Nevertheless, there are already indications, both observational (see [Hathaway, 2010]) and theoretical [Solov'ev, 2009; Nandy et al., 2011], that the GL - cycle can be explained by long - term ( order solar cycle time and more) velocity variations of the meridional circulation in the solar convection zone (compare with fig. 8). I also hope that will be found short-term (order several years) velocity variations of the meridional circulation in the lower part (BML) of the solar convection zone that can explain the G K - peaks (see (4) and table 1) in solar cycles, first introduced in SG - model.

Fig.2 shows the long - range variation of P - component's amplitude, which follows from SG - model. That variation is the foundation of the long - range SG - model based forecast ("GL-method").

Applying SG - model to the S-cycle # 24 forecast before its real beginning, one just takes notice of the end of the active part of the S-cycle # 23. It means that mGM period starts and SSN level is < 20. The observable start of mGM t_{mGM,s }= March 2006 (3087). There are two possibilities for the future solar activity: mGM will pass into GM period, or (approximately in 30 months) a new S-cycle will follow. The occurence of Grand Minima appears chaotic [Moss et al., 2008], so, the transition from mGM to GM period as a characteristic feature of current state of solar activity is not excluded (24SGF_GM). Nevertheless, there are sufficient reasons to believe, that the next S-cycle # 24 is coming. But, trying to predict it, one meets another two uncertainties: the position of the next GL - peak (** ΔX**, see table 1) and the date of t 0, 24. Taking into account the supposed weakly chaotic origin of solar activity system, one can anticipate that the next GL-peak can be "distant" (

*ΔX**= 63.5 years*

**or "close" (**

*)*

**ΔX**= 46 years**)***It has an influence upon the forecast level: for close GL-peak one gets a high forecast level, and for distant GL-peak one gets a low forecast level . And the last two meaningful uncertainties are the date of t 0, 24 and the height*

**.****H**

**B**.

4. SG - model allows, in principle, to develop *the long range prediction of solar activity**.* It is based on extrapolation of long range variation of **H ****P, i** (see fig.2). So, one can get regular forecasts for S-cycles # 25, 26, and 27. To get forecasts for next cycles, it must be proposed the position of the next GL - peak...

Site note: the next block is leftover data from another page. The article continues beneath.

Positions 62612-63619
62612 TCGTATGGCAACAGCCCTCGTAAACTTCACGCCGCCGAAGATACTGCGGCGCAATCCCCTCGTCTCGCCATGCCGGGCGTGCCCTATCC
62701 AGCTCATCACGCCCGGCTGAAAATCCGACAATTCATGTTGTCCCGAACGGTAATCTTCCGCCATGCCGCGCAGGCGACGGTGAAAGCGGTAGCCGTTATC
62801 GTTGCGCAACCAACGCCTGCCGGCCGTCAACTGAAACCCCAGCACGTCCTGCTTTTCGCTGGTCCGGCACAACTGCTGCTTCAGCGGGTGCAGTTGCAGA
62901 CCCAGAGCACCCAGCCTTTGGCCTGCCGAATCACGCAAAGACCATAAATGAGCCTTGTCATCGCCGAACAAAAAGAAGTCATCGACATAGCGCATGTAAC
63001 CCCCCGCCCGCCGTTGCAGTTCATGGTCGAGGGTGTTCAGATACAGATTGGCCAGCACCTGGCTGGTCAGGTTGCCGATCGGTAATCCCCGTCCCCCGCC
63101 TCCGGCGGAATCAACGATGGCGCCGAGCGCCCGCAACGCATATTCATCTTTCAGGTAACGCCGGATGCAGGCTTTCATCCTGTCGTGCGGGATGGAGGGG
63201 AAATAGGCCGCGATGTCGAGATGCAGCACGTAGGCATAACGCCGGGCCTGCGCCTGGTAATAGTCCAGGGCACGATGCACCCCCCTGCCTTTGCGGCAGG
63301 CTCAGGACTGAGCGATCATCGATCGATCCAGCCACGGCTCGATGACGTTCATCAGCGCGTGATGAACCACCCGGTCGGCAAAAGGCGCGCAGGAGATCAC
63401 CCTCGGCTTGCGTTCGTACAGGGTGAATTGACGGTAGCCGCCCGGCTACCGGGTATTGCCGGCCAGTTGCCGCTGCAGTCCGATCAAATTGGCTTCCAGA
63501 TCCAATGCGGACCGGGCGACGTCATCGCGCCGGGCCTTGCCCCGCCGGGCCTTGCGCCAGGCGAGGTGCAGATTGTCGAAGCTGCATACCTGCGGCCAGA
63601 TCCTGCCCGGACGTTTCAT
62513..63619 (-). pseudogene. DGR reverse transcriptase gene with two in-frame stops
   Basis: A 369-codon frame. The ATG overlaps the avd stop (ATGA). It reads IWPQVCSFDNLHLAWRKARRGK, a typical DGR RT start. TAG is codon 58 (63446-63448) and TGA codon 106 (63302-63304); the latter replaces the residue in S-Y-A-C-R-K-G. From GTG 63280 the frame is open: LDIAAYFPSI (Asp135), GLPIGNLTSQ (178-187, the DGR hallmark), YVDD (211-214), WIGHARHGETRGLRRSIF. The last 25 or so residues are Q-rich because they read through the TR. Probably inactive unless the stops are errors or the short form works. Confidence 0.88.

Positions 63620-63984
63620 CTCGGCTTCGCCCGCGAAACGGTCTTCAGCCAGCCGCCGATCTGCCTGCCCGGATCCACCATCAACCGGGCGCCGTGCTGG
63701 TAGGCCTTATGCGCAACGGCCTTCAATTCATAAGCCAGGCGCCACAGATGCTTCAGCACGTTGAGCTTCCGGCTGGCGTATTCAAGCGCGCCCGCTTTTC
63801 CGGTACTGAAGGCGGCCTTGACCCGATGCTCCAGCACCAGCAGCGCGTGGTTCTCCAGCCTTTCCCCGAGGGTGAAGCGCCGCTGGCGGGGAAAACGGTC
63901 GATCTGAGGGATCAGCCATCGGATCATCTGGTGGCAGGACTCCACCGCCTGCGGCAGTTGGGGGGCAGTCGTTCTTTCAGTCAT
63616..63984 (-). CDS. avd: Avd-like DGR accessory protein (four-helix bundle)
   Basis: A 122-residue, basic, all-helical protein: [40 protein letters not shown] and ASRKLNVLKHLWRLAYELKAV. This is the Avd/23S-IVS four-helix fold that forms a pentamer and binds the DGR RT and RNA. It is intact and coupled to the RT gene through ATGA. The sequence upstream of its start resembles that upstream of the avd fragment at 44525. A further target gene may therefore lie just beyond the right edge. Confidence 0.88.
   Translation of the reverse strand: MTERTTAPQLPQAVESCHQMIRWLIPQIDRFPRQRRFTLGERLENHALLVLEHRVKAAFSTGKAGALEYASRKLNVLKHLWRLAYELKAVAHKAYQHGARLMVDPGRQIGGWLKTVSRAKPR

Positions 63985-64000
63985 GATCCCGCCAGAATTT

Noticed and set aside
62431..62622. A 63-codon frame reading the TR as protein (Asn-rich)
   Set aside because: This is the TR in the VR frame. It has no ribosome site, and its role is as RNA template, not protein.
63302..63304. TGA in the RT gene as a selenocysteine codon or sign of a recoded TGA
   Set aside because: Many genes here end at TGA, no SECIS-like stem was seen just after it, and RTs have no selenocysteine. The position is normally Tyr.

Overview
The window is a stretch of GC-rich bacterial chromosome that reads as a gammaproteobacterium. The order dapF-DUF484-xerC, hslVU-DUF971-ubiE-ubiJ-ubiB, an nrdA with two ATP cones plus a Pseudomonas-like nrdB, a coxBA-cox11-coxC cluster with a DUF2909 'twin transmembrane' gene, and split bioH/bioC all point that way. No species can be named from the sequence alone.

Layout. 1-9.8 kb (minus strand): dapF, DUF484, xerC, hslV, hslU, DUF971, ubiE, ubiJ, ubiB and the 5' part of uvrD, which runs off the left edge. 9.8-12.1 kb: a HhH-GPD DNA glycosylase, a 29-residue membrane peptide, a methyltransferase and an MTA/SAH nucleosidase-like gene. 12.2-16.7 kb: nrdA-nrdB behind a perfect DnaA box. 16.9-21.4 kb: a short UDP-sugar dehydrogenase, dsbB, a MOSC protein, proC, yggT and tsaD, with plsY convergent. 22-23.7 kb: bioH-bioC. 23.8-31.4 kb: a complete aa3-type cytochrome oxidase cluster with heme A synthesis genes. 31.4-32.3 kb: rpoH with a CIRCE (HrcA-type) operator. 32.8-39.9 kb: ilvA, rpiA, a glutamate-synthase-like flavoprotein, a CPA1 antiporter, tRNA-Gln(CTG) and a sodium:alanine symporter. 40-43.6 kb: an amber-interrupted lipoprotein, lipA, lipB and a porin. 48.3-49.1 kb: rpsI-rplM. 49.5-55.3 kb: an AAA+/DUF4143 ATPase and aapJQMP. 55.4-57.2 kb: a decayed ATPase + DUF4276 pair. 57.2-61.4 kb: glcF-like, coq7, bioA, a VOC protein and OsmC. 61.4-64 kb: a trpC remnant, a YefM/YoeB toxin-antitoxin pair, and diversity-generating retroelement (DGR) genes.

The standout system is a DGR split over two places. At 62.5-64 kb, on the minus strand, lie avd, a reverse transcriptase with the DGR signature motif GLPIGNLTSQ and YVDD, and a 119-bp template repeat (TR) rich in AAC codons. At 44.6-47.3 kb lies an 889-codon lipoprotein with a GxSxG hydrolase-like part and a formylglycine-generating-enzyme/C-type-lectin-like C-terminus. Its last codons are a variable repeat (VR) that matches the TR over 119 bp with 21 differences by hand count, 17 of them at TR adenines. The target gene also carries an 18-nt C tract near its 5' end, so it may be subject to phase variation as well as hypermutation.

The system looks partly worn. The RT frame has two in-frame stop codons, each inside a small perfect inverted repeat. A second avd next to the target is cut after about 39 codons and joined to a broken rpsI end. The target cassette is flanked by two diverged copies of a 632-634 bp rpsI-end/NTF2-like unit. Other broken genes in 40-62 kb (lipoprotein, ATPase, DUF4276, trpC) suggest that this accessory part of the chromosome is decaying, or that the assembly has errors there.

Any way it is necessary to choose between two versions of long term forecast ( i.e. positions of the next GL - peak). I am choosing a * d- version* (the next GL - peak will be distant ); at the same time, Kane's forecast [Kane, 2007] corresponds to

**c**- ver*sion*(the next GL - peak will be close ).

*Eventually, the regular SGF, just as winter's naked tree is decorated by the summer's crown, will be transformed by chaotic variations of the real mechanism of the solar cycle...*

N.N. Kontor, e-mail: sgnnk@Live.com : Updated 11/10/2009

** 2011,** **a**** review of the year:*** **the SG - model against SSN - data. *During 2007 - 2009 the mGM - period between solar cycle # 23 and solar cycle #24 has been observed . In 2010 there was observed a relatively slow growth of the sunspot numbers. By the end of 2010, the sunspot numbers reached a conditional border size (SSN ~ 20) between the inactive and active phases of the solar cycle. At the same time, all year the data were slightly higher than forecast. In 2011, a rapid growth in the sunspot numbers (from ~20 to ~100) took place. The general impression is that the forecast lags of data and is below them , but quantitative score of differences and qualitative conclusions about the extent, to which data and forecast correspond each other, should be postponed at least until 2012.